When Jackson came to power in 1829 he promised much, advocating equality, democratic change, morality in government and true representation. However Jackson's success or failure as a president is shown by what he actually did. The thesis of this essay is that despite the variety of issues faced by Jackson he didn't actually bring about much change. This could be interpreted as failure but his legacy as a strong president, as a symbol of US democracy, and also the devotion of the people to him, does perhaps counter the failings. Failure might constitute not meeting one's promises but Jackson's ambiguity and inconsistency on many issues make it hard to judge his performance. I would not say he was completely successful or unsuccessful but rather advocate a mixture of both.
The first issue to be evaluated in Jackson's presidency is the policy of "rotation in office" and also the cabinet reorganisation in 1831. Jackson began by rewarding his supporters with Cabinet positions and removing those against him. Rotation soon became the official policy and was used to "prevent the growth of an entrenched bureaucracy" . Although some historians like Robert Remini have argued that the aim of this was honest, to be rid of "the problem of corruption and concentration of power....in order to protect American freedom" , it is hard to believe that this was Jackson's sole belief. The need to have a co-operative, and loyal bureaucracy was crucial to Jackson's success. It also has to be noted that rewarding the party faithful, though unofficial, was common in all administrations. And Jackson's appointments on the whole (with the exception of Samuel Swartwout) were honest and well deserving. Some historians such as James Parton never forgave Jackson for "rotation" saying that "instead of reform he had introduced one of the worst political practises conceivable" . Indeed it gained a more sinister aspect in 1832 after Senator Marcy defended the rule that "to the victor belong the spoils of the enemy" . Henceforth rotation in office was called the spoils system. However the people generally supported Jackson as they too saw regular change in officials to be healthy for a democracy. Therefore although perhaps not a truly democratic system the fact that it was accepted and not completely overruled means it cannot be classed as a failure.
Jackson was criticised for sometimes ignoring his cabinet in forming policy. Instead he turned more to a close group of friends known as the "Kitchen Cabinet". But at the same time Jackson also "greatly enlarged executive authority ... making the presidency a more effective, dramatic and personal office" and independently ran his own Administration. This was particularly shown by his twelve uses of his veto (more than all his predecessors combined) and significant use of the pocket veto. Rather than allowing Congress and cabinet free reign, he insisted on complete loyalty and dismissed people for disagreement. One example is in his disagreement with his Vice President, John Calhoun on many issues, including tariffs and the Eaton scandal. In 1831 Jackson asked the cabinet to resign for purposes of re-organisation but then elected a new cabinet composed of entirely his own supporters. Jackson justified his actions by claiming to be the people's representative. Others saw him as "King Andrew", a person bent on concentrating absolute power in his own hands. Therefore some might view his government as a failure for being so undemocratic but his election for a second term proved "no man of his time was at once so widely loved and so deeply hated" . His common bond with the people, and his symbolic imagery, won him great support and thus seemed to cover over any wrongs.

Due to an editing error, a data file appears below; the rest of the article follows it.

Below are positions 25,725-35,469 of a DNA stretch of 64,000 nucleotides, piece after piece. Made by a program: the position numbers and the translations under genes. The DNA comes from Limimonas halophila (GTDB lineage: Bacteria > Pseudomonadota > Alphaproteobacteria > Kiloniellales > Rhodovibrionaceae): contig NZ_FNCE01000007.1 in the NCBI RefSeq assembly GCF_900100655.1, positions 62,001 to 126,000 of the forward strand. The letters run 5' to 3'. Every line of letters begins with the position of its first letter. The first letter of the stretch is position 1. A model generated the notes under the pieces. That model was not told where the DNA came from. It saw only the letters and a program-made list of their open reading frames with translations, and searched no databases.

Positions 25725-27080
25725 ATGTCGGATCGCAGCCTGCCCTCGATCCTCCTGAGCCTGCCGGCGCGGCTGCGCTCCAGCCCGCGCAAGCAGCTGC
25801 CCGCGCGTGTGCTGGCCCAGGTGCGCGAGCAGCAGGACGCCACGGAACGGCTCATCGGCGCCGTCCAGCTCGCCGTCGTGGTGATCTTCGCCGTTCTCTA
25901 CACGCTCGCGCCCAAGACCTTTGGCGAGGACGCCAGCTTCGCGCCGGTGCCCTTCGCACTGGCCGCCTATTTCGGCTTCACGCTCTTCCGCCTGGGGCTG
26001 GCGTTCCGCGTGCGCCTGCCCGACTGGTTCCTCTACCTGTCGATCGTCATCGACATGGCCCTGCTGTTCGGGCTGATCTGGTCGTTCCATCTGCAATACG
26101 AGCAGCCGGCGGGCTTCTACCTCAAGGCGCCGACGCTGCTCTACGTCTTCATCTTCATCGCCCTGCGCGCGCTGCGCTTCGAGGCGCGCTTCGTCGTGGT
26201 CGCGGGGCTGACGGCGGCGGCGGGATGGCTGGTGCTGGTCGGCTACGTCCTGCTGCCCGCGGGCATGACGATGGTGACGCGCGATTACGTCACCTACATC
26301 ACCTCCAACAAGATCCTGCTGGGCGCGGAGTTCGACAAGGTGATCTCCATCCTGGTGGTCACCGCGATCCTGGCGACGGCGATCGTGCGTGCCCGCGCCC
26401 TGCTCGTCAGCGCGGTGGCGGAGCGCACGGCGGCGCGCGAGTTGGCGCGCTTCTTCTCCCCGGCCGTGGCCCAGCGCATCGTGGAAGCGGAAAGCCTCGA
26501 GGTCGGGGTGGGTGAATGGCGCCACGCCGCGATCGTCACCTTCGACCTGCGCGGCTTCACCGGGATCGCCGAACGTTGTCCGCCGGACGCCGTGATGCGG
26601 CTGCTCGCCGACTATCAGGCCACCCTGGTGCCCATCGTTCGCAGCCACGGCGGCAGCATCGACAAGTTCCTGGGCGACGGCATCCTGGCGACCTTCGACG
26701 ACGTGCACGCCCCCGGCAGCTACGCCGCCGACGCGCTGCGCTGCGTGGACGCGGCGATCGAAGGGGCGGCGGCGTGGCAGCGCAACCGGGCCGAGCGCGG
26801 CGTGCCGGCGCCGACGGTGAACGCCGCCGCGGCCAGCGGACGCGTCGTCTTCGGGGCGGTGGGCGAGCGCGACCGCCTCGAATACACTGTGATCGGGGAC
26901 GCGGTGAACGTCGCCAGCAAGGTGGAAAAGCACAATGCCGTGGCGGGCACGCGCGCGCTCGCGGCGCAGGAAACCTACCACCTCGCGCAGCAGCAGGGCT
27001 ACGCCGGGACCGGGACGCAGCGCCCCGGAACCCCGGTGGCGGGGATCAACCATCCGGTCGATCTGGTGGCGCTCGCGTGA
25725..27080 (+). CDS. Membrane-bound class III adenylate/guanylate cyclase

The main ideals that Jackson confronted during his term were those of state rights versus the federal government. Jackson wanted to limit federal government power and promised to guard against "all encroachments upon the legitimate sphere of state...
Bibliography: Frederic A.Ogg, "The Reign of Andrew Jackson", Yale University Press, 1919
Robert Remini "Andrew Jackson and the Course of American Freedom: 1822-1832" Vol. 2, Harper & Row, 1981
Ronald N. Satz, "American Indian Policy in the Jacksonian Era", University of Nebraska Press, 1975
James R. Sharp, "The Jacksonians versus the Banks: Politics in the States after the Panic of 1837" Columbia University Press 1970
Marvin Meyers, "The Jacksonian Persuasion: Politics and Belief", Stanford University Press , 1957
Maldwyn A.Jones, "The Limits of Liberty - American History 1607-1992" 2nd Edition, Oxford University Press, 1995.
"Andrew Jackson" - from Encarta Encyclopaedia
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